Don’t feel like you’re invisible


Aishling Doherty

“Crowded hallways are the loneliest places, for outcasts and rebels, or anyone who just dares to be different. And you’ve been trying for so long to find out where your place is. But in their narrow minds, there’s no room for anyone who dares to do something different.” When I first heard this lyric in Hunter Hayes’ song Invisible when he performed it at Grammy’s back in February, these words stuck with me. I still find myself thinking of these lyrics today. The song is about feeling like you’re a misfit in life. Going around as everyone else around you is ignoring you and making you feel insignificant.

We have all felt this way at some point in our lives feeling like we are alone in the world, and that we have no one we can turn to at times. I remember my first day at school from the first grade, middle school, high school and college. On all of those first days I was scared. Scared that I wouldn’t make it or survive. Thoughts ran through my head what if no one likes me? What if I don’t belong there or what I never make a single friend? My first day of middle school scared me the most because for me in middle school and throughout high school I felt like I was invisible.

I was shy, nervous, quiet and kept to myself. I loved reading and at lunch when everyone was out talking or playing games, I sat in the corner reading a Harry Potter book. For me, reading was my safety net. The characters in the books I read made me want to have friends like them. But, in order to have friends you need to break out of your shell right? I knew I had to but I was scared.

I had this idea that in order to be popular or liked I needed to have the latest in fashion, phones, gaming systems and taste in music. These ideas came from TV shows and films I watched but they didn’t necessarily present the truth. If a person’s only reason for liking you stem from what material objects you have, then they aren’t your real friends. True friends accept you for who are not what you have in life. I wish I knew back then what I know now and I wish I hadn’t believed so much in the stereotypes about friendship presented to me by the media.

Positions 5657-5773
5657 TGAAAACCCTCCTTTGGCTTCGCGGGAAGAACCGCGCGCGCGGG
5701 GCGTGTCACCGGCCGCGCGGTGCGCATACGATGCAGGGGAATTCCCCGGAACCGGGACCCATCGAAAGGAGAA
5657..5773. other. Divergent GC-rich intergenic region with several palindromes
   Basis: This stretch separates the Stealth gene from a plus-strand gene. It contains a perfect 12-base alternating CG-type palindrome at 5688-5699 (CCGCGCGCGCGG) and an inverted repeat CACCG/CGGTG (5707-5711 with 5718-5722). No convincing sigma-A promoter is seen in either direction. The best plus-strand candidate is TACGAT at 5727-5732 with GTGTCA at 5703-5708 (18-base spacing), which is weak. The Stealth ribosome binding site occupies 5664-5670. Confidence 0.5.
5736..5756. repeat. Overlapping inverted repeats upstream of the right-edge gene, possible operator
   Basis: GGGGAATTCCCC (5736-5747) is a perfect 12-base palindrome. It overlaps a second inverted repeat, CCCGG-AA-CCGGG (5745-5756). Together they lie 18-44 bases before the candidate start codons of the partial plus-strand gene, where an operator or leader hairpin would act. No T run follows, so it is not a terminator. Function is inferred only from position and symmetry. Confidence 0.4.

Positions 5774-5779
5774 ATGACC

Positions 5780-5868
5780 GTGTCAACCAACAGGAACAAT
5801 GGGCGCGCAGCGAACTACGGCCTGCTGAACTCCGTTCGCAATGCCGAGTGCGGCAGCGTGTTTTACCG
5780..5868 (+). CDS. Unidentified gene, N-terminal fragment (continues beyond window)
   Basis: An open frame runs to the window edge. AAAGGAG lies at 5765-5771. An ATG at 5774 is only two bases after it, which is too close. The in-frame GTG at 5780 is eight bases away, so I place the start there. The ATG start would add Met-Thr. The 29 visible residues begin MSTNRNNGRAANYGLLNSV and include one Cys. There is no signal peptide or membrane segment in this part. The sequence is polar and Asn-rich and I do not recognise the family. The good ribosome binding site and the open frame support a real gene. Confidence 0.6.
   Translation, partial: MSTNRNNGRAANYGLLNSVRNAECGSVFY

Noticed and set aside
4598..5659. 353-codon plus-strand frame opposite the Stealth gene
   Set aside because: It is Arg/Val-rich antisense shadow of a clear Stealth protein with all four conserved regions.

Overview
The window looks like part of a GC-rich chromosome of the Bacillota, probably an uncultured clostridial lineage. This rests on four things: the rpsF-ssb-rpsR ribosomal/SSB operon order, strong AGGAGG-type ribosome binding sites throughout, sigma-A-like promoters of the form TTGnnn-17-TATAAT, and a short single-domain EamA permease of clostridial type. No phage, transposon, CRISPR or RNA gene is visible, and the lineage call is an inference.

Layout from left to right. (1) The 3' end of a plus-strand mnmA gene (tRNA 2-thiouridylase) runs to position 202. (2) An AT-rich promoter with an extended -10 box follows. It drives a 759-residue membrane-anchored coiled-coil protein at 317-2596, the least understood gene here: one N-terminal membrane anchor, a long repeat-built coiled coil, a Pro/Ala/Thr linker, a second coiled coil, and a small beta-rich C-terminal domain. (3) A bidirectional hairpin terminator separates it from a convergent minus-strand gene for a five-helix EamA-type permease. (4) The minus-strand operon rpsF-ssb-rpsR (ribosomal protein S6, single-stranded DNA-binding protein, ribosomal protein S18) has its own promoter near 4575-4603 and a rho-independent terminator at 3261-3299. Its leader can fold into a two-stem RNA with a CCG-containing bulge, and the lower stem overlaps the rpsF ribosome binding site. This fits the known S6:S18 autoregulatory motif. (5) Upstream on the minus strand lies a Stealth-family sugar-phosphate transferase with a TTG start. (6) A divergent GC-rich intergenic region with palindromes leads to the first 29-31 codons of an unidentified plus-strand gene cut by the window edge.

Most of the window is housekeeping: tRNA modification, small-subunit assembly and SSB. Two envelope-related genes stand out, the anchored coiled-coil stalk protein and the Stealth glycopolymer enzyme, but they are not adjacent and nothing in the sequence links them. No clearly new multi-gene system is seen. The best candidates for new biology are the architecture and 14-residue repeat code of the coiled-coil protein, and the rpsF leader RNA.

When I reached my senior year in high school I realized that me being invisible wasn’t who I was. For the first time I found friends who accepted me for the person I was. It felt so, nice to sit at table during my lunch period and be with friends and not be in the corner by, myself. It felt nice to not be alone and having friends that cared about me, ones I can go to. These bonds and friendships I still have with me and will forever have them.

After high school my friends and I went off in different directions as I started college my friends moved away, started working and having kids. College was a new world for me it was a lot more scarier than middle school and high school put together. College is for adults and it’s the real world. I spent my first few semesters wondering where I belonged. I knew what I wanted to do with my life but I felt lonely. My friends from high school were far away and I didn’t see them much except during breaks or holidays. This made me feel invisible again.

Thinking about this made me wonder if anyone else has ever felt his way? Feeling alone in the world unsure what you’re going to do in life? If anyone else can identify with these feelings let me say over the past few years, I’ve made a lot of new friends who I consider to be my second family. For anyone who has ever felt this way of being alone in the world like I have know you’re not alone. It may seem like that but it’s not true.

We live in the world today where on social media sites we want to be liked. Have you ever noticed or felt happy when someone likes a post you wrote on Facebook or a picture you posted on Instagram? If we took away the like buttons would anyone notice the posts? Would they comment on the post instead saying, “Hey good picture!” or “That’s a funny post you have written, I can related to that.” maybe they would.

We all want to be accepted and liked in the world and we don’t get that it makes us feel alone and invisible. It took me a while to see things more clearly and along the way it’s been a bumpy ride but, to where I am now I’m not invisible anymore. So, to anyone who ever felt this way just know you’re not alone and in the Hunter Hayes song Invisible in the lyric where he sings,“ Someday you’ll look back on all these days, and all this pain is gonna be invisible. It’ll be invisible.”

Or, in ending of The Perks of Being a Wallflower where the main character Charlie finishes the letter he writing to his friend he says, “And in this moment I swear – we are infinite.”